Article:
A couple of weeks ago, a client and I discussed some of the issues he had with his peers. He couldn’t understand why they didn’t go ahead and do the work when he assigned them a task. “Why,” my client asked, “won’t they do the work?” His manager asked him the same question he had just asked me.
First of all, I have a problem with his manager, who had never made it clear that this supervisor spoke for the manager when he parcelled out tasks to the other two supervisors. The official organizational chart shows them all reporting directly to the manager. Each shift has a production goal to reach, and the
tasks being “assigned” were above and beyond the production quota. Clearly, the shift supervisors will prioritize production work over the request a peer might make for additional tasks to be accomplished.
The benefit of the Doubt
Perhaps the department manager wanted to see how well this supervisor could influence others to get work done without the authority to hold them accountable. Leaders must indeed work across functional departments to get work accomplished. So this might be a worthwhile “experiment.” I believe, however, if that is the case, the manager has set this supervisor up to fail.
Influence without authority is almost always a skill required at the senior management level and above, not the supervisor and worker level. Especially not when the peers involved are in the same department with a shared manager.
Work-life is usually a full-time negotiation. But successful negotiations require reciprocity, and in the situation this manager set up, there is little chance for a reciprocal negotiation. What can the first shift supervisor offer the other supervisors? After all, he does not review their performance; he does not have the authority to “write them up” for poor performance or take any other disciplinary action.
The proof that this situation would fail is that it did fail. There were no consequences for the other supervisors not completing tasks the first shift supervisor asked them to take on. They were always polite, but when the time came for them to complete the agreed-upon assignments, they had only myriad excuses for not doing so.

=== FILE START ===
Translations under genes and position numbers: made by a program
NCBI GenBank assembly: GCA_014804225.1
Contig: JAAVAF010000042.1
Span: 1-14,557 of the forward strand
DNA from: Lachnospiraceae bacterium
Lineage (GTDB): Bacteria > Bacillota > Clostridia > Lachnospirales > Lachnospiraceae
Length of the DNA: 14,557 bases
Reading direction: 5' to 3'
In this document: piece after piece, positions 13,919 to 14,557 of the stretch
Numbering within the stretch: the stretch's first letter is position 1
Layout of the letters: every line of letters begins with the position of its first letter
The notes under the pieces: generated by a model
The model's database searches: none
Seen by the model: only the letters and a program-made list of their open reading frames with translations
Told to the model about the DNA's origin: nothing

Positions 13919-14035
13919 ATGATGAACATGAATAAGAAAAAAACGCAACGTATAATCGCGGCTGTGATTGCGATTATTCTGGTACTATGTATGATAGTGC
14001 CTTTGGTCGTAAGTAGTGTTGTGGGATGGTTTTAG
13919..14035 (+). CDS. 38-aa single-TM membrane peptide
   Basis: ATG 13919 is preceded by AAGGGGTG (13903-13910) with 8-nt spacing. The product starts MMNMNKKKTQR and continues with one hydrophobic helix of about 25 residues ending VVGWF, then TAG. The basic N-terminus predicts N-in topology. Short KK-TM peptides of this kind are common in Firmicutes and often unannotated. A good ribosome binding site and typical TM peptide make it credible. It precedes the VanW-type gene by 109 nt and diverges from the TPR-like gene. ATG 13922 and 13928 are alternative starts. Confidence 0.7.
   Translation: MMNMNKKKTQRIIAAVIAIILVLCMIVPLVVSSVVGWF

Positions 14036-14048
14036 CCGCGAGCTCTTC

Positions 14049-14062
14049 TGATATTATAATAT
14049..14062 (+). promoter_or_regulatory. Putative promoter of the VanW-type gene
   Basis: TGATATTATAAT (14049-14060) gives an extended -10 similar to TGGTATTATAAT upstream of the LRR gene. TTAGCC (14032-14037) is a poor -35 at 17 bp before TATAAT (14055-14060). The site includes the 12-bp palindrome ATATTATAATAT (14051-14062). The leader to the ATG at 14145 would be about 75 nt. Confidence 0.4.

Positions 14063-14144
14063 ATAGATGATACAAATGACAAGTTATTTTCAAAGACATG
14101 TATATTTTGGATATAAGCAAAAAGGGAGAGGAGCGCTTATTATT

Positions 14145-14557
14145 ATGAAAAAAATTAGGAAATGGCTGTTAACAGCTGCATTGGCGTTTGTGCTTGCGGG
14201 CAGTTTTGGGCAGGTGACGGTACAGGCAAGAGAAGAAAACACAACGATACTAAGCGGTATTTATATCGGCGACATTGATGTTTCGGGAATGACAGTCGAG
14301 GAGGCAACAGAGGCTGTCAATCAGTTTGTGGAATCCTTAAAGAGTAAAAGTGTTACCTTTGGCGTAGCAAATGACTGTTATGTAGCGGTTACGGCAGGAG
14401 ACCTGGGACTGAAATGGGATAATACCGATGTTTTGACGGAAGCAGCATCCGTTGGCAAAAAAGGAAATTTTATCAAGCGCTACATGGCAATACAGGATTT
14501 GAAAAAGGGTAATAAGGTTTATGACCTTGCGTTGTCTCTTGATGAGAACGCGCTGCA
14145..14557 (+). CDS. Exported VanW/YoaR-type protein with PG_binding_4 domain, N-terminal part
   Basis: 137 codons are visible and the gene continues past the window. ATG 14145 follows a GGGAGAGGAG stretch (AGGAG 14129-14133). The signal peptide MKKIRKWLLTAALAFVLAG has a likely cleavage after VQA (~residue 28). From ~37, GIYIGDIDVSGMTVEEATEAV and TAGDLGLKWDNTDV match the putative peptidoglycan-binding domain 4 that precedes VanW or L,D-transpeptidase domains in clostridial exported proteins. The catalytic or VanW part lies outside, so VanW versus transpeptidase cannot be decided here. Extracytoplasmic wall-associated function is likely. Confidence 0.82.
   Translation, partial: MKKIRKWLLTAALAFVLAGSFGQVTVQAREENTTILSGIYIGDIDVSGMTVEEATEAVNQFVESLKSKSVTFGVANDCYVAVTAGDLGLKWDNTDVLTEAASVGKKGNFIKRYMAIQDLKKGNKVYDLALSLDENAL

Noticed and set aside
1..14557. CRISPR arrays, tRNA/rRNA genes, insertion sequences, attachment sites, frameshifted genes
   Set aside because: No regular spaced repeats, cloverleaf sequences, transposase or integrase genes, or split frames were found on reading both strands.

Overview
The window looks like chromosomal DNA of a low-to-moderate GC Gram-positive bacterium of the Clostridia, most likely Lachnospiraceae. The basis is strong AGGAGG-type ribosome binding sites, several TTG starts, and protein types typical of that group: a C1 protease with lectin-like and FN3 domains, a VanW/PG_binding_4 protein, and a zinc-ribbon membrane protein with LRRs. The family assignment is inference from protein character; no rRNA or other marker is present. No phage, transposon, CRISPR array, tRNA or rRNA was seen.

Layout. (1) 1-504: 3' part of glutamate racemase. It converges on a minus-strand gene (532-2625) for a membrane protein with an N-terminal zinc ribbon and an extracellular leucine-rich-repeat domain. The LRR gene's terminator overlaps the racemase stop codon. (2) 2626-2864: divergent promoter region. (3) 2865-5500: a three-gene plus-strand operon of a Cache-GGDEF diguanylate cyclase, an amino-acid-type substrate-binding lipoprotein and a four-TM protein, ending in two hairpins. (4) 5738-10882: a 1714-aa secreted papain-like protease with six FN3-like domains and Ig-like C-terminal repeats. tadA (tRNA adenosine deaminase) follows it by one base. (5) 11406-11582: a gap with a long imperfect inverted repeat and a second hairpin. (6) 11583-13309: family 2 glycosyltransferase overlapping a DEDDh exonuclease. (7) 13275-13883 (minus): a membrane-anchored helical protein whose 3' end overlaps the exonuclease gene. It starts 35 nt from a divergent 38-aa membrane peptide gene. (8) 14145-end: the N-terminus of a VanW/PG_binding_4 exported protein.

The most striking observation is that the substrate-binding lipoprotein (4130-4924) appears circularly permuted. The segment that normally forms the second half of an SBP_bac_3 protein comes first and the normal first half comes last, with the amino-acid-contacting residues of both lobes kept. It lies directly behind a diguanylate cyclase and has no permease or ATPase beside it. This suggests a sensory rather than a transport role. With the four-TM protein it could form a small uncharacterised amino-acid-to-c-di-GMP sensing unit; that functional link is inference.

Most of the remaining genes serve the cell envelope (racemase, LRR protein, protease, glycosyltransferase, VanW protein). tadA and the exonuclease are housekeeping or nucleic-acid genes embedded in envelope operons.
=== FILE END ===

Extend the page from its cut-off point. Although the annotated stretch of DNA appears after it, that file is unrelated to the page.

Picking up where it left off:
Systems Fail Not People
Generally speaking, I have found very few people fail at their jobs. Instead, it is the environment or processes that cause the failure. I suppose there are exceptions, yet I believe it would be easy to argue that the failure was caused by a hiring procedure and not an individual.
The situation I’ve described above seems to be a perfect example of setting a person up to fail. With careful thought, the manager could have set things up to succeed. He merely had to clarify to all the supervisors that his first shift supervisors would be adding improvement projects to everyone’s plate. The manager would be following up to make sure everyone completed the tasks assigned.
From an organizational structure point of view, making the first shift supervisor a “Lead Supervisor” and adding to the respective supervisor job descriptions the expectation of assigning and accomplishing the improvement projects would produce a clear outcome.
Where in our organizations have we established unclear assignments? How have we set people up to fail by inadequate procedures or an environment that allows a lack of performance? One of our most important functions as leaders is to design our organizations to ensure our people succeed.